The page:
How to become a great spy agency in the 21st century: Incubate startups..!!

What results when a top secret intelligence agency turns to entrepreneurs to assist in the building of new tools to protect a nation from cyberattacks? This is it….

Intelligence agencies are great at finding out and keeping secrets, and at working patiently in the shadows. Startups are good at promoting themselves, moving fast, and breaking things—in an effort to build the next big technology. It’s hard to think of two mindsets that are further apart.

However in a world of constantly evolving cybersecurity threats, Britain’s GCHQ spy agency decided to open a startup accelerator to bridge the gap between the two: to see, if it was a little more open, it could help the private sector build tools to prevent cyberattacks in the future..

Britain’s Government Communications Headquarters (GCHQ) has a century-long history of helping to protect the country from threats, both international and domestic.

Although it wouldn’t be known as GCHQ for decades to come, its work began during World War I when a number of intercept stations were established to seize and decrypt messages sent by Germany and its allies. Its most famous incident came in early 1917 when analysts were able to intercept and decrypt a telegram sent by the German foreign minister Count Zimmermann, in which was revealed that Germany planned to reward Mexico with US territory if it joined the war. The release of the message was one of the factors which brought the United States’ firepower into the war.

During World War II, the organisation, then called the Government Code and Cypher School (GC&CS), was located at Bletchley Park where it tirelessly undertook to decrypt Hitler’s “unbreakable” ciphers—work credited with shortening the war significantly.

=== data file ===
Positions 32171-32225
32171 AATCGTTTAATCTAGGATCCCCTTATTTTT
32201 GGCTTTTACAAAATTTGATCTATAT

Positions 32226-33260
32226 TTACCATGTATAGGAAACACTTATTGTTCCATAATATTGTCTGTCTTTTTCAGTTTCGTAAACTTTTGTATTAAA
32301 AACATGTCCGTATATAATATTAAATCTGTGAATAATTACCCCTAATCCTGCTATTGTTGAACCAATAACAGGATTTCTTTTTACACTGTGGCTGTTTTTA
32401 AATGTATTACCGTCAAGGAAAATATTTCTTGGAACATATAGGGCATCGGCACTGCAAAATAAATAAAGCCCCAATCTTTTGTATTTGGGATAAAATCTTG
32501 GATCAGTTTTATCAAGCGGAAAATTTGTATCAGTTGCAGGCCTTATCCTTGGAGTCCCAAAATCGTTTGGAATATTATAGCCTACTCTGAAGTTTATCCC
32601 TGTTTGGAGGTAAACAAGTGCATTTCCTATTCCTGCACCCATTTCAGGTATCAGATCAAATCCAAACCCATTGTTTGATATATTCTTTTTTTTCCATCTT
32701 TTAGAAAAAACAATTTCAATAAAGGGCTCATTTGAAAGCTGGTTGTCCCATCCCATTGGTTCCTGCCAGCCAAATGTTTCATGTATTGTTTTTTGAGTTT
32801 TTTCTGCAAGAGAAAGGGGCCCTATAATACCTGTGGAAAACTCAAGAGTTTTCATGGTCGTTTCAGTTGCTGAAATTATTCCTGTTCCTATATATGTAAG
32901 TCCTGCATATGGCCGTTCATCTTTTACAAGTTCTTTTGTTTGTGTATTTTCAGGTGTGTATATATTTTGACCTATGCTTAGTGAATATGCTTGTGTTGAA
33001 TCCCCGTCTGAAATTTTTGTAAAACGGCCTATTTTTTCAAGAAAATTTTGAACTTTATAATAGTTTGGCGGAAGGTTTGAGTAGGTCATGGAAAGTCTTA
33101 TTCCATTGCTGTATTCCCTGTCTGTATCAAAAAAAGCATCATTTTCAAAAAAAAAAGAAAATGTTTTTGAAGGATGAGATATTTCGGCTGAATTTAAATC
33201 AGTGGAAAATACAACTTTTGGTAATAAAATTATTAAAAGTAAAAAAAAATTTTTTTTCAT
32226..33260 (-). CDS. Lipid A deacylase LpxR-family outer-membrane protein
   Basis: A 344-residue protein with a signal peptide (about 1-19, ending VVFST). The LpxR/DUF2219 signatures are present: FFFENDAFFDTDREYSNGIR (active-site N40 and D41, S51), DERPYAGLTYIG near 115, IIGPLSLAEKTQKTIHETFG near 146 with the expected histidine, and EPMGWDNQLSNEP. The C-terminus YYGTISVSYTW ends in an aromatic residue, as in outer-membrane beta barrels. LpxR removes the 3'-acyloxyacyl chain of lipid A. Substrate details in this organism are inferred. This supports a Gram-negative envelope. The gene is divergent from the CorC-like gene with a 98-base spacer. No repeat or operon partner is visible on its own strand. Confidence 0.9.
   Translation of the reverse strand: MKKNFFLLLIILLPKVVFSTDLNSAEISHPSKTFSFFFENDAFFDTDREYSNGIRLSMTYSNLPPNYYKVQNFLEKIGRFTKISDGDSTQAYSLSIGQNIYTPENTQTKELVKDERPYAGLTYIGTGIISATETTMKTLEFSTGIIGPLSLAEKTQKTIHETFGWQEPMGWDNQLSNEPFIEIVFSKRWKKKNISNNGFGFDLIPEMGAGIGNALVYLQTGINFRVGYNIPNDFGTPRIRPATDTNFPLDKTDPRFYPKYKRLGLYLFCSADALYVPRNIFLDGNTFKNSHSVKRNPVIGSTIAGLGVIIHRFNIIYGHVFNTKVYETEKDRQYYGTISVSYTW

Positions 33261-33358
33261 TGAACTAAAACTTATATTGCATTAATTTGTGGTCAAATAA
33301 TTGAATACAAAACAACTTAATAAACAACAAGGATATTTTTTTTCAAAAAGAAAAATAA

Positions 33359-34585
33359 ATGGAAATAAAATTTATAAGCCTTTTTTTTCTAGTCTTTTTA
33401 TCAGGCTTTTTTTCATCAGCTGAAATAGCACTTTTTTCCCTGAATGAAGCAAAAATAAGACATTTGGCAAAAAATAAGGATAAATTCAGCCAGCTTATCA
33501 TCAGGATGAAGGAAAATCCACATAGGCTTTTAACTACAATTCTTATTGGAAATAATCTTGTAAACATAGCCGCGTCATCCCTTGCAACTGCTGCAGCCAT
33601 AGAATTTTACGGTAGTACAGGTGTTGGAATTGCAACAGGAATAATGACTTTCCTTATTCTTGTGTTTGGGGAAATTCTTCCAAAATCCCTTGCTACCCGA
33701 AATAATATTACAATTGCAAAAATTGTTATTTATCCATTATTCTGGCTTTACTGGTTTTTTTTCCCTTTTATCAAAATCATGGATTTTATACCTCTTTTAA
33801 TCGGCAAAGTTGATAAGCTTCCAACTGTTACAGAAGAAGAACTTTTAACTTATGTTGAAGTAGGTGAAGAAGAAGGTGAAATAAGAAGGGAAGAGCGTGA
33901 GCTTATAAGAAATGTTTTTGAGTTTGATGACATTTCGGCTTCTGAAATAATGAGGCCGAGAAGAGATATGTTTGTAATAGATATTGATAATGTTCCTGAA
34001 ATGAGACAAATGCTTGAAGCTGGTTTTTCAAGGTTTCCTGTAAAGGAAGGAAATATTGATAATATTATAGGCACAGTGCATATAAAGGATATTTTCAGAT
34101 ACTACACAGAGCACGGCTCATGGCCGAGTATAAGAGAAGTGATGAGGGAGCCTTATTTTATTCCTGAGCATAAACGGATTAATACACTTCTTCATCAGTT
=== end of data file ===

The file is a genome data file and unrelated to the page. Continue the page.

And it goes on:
SEE: Defending against cyberwar: How the cybersecurity elite are working to prevent a digital apocalypse (TechRepublic cover story)

Following the war and having outgrown its previous site, GC&CS was renamed GCHQ. Its headquarters were moved just outside of Cheltenham, Gloucestershire, in the west of England, where it remains today.

It now has 6,000 staff and an annual budget of £2.6bn, while still being tasked to keep Britain safe from a variety of threats including terrorism, serious crime, espionage, and cyberattacks, as well as providing support to law enforcement and the military when required.

But its work is not without controversy. In 2013, whistleblower Edward Snowden lifted the lid on PRISM, an expansive online surveillance programme by GCHQ, along with the US National Security Agency. The programme collected data on all online and telephone communications made inside the UK.

But while the agency is best known for snooping, it also has a secondary role in providing security advice.

“We’re a security organisation. If you drive past us you see a lot of razor wire and that can sometimes create an internal, introverted culture,” said Chris Ensor, deputy director of cyber skills and growth at the National Cyber Security Centre (also known as NCSC, the cybersecurity arm of GCHQ).

“For the last 100 years, GCHQ has had an intelligence mission and a security mission. It’s the intelligence which is portrayed in the news or in films like James Bond and we’re always the spy centre. But actually we’ve had a security mission for a long, long time,” said Ensor.

Threats to national security evolve over time and today cyberattacks are considered to be among the biggest risks to the country—alongside terrorism, espionage, and weapons of mass destruction.

That means GCHQ’s security mission has extended to protecting the UK from cyberattacks and hackers, particularly those targeting critical national infrastructure. Indeed, the NCSC was set up to tackle cyberthreats, replacing three separate cybersecurity organisations: the Centre for Cyber Assessment, Computer Emergency Response Team UK, and GCHQ’s information security arm.

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